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• • • Being a journal by artist and designer John Coulthart, cataloguing interests, obsessions and passing enthusiasms.


 

Weekend links 144

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Ruins 3 by Rachel Thomas and Dan Tobin Smith.

“Dan wanted to do something on a really large scale and was looking at a lot of Piranesi and started talking to me about ruins. I then started looking at modern interpretations of this idea, I was obsessed with the post modern architecture of SITE, Disney fantasy settings, Busby Berkeley, Sotsass ceramics, Art Deco motifs in general, Giorgio de Chirico’s paintings, Arabic temples and on and on…” Rachel Thomas talks to Daisy Woodward about Imaginary View, an exhibition currently showing at Somerset House, London.

• A brief description of The Yokel’s Preceptor (1855), a guide to Victorian London’s gay underworld by William Dugdale. When do we get to see a facsimile of this document? The slang is a treat.

• Mix of the week: Secret Thirteen Mix 054, a great selection by Biosphere of doomy ambience from the Post Punk/early Industrial era, 1979–1981.

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Stella (Ernest Boulton) with Fanny (Frederick Park) (c. 1860–1870).

While Stella and Fanny might be the most terrible show-offs, not to mention industrious sex workers, even they drew the line at coupling in public places. Over the course of the subsequent trial, and despite bribing witnesses, the prosecution failed to prove that sodomy had ever occurred, either between the two young men themselves, or within their circle of genteel “sisters”, or even in a dark corner behind the Haymarket with a passing guardsman. Eventually, and only after a second trial a year later, the young men were found not guilty and allowed to slip back into their lives of pro-am theatricals, touring together and separately in such limp pieces as A Comical Countess and A Morning Call.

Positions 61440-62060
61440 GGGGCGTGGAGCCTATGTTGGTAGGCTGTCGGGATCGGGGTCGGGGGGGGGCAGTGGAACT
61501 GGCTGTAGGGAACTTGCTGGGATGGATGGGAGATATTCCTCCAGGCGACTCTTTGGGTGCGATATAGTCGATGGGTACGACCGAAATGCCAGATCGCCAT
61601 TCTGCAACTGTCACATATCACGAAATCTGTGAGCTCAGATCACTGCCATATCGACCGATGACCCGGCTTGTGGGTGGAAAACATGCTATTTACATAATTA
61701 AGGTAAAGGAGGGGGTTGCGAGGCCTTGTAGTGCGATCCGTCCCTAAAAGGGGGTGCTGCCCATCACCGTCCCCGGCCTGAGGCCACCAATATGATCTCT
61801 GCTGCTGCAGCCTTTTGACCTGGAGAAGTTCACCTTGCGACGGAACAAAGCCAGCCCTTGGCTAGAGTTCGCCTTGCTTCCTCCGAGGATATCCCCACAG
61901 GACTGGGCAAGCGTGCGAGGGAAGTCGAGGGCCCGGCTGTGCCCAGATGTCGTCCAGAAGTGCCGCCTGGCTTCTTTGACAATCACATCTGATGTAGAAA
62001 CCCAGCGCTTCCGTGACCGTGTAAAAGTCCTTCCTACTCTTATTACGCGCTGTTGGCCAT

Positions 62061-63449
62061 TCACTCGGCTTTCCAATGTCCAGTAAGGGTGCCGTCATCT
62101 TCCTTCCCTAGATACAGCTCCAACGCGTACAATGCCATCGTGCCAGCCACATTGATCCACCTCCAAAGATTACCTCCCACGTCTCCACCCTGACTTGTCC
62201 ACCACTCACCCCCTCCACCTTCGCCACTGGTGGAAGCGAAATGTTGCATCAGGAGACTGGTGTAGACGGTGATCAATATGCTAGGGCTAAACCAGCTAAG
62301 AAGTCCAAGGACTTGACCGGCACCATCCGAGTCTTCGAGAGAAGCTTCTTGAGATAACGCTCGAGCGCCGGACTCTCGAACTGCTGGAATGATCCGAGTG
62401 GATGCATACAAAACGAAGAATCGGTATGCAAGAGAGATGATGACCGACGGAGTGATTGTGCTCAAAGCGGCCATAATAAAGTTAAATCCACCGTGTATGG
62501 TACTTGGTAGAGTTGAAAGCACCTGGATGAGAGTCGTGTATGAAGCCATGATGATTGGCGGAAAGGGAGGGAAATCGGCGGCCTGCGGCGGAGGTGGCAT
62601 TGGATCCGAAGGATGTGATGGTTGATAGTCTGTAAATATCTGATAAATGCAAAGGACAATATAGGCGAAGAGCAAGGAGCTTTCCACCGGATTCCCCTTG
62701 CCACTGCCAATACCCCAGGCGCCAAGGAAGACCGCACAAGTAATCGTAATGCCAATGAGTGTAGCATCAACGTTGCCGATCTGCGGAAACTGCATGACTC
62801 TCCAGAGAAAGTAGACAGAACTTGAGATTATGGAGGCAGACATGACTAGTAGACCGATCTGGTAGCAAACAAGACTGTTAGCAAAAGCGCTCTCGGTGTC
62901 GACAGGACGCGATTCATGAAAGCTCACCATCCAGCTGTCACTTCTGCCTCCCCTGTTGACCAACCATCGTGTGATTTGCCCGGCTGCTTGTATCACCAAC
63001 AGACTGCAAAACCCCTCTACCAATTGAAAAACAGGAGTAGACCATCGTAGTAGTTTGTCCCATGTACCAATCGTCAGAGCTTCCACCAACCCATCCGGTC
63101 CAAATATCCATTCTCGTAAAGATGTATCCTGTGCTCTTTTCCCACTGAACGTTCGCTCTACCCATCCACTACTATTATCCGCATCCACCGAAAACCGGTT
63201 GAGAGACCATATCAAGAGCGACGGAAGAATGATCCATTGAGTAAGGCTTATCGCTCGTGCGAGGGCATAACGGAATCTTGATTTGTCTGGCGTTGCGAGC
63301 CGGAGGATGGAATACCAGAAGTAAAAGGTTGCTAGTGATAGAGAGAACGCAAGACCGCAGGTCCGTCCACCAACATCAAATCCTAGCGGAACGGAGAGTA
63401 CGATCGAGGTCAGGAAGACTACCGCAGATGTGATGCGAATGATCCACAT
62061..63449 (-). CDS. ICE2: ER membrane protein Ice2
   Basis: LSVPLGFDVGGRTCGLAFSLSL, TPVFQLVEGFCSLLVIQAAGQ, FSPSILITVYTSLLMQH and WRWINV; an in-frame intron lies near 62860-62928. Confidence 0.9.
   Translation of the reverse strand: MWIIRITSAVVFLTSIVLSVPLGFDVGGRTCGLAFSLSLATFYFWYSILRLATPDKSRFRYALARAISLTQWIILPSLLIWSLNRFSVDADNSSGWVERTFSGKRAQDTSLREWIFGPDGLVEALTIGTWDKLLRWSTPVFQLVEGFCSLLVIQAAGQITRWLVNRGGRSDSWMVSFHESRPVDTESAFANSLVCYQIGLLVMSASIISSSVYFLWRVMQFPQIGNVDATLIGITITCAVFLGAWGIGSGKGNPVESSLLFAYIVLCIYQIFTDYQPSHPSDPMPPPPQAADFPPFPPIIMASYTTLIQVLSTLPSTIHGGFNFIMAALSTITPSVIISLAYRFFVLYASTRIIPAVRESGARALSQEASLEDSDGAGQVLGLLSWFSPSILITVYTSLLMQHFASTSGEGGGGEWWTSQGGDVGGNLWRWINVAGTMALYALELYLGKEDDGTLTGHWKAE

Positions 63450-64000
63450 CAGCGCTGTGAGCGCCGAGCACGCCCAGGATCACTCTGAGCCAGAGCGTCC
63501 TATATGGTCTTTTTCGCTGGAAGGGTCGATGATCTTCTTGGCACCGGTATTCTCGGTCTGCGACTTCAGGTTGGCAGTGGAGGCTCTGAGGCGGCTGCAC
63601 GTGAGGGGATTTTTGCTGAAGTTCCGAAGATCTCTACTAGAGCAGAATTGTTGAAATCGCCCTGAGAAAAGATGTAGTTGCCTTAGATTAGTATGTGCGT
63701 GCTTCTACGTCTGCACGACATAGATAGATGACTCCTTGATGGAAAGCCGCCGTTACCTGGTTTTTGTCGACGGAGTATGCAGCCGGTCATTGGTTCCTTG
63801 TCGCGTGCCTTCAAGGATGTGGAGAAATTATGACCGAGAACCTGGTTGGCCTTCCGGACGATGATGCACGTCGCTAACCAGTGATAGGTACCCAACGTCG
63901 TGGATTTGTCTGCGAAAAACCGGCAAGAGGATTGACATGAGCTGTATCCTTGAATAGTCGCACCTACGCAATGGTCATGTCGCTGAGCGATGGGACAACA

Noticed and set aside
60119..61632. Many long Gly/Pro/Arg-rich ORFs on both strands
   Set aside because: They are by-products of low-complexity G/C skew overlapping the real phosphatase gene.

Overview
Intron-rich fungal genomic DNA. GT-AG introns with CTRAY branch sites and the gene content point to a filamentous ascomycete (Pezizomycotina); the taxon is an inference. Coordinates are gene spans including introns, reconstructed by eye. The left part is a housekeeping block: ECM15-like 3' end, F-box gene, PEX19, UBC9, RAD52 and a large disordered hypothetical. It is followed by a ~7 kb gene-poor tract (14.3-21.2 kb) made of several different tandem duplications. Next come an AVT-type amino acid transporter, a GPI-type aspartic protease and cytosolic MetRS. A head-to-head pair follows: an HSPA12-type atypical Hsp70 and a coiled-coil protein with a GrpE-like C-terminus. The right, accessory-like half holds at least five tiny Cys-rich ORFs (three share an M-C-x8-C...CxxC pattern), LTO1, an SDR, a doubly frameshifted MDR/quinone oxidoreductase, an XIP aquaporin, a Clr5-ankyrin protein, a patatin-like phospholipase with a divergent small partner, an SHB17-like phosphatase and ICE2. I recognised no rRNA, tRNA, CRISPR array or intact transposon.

Kathryn Hughes reviews Fanny and Stella: The Young Men Who Shocked Victorian England by Neil McKenna. Related: photographs of the pair.

The Twilight Language of Nigel Kneale, a book of essays and a cassette tape dedicated to the television dramatist.

Sheltered and Safe from Sorrow: “Victorian mourning rituals, tombstones, epitaphs, and other creepy things”.

Crate digging and the resurgence of vinyl. Related: Men & Vinyl, a Tumblr devoted to men and their discs.

• Designer Shirley Tucker talks about her cover for the first edition of The Bell Jar by Sylvia Plath.

• More Will Bradley at The Golden Age (formerly Golden Age Comic Book Stories).

The Mirror Reflecting (Part 2), a new track by The Haxan Cloak.

Psychedelic Press UK | Related: Catnip: Egress to Oblivion?

Paris in colour circa 1900.

Twilight (1983) by Pete Shelley | Twilight (2000) by Antony and the Johnsons | Twilight (2005) by Robin Guthrie & Harold Budd

 


 

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  1. #1 posted by radioShirley

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    Thank you for the link through to the Shirley Tucker interviews, John.

 


 

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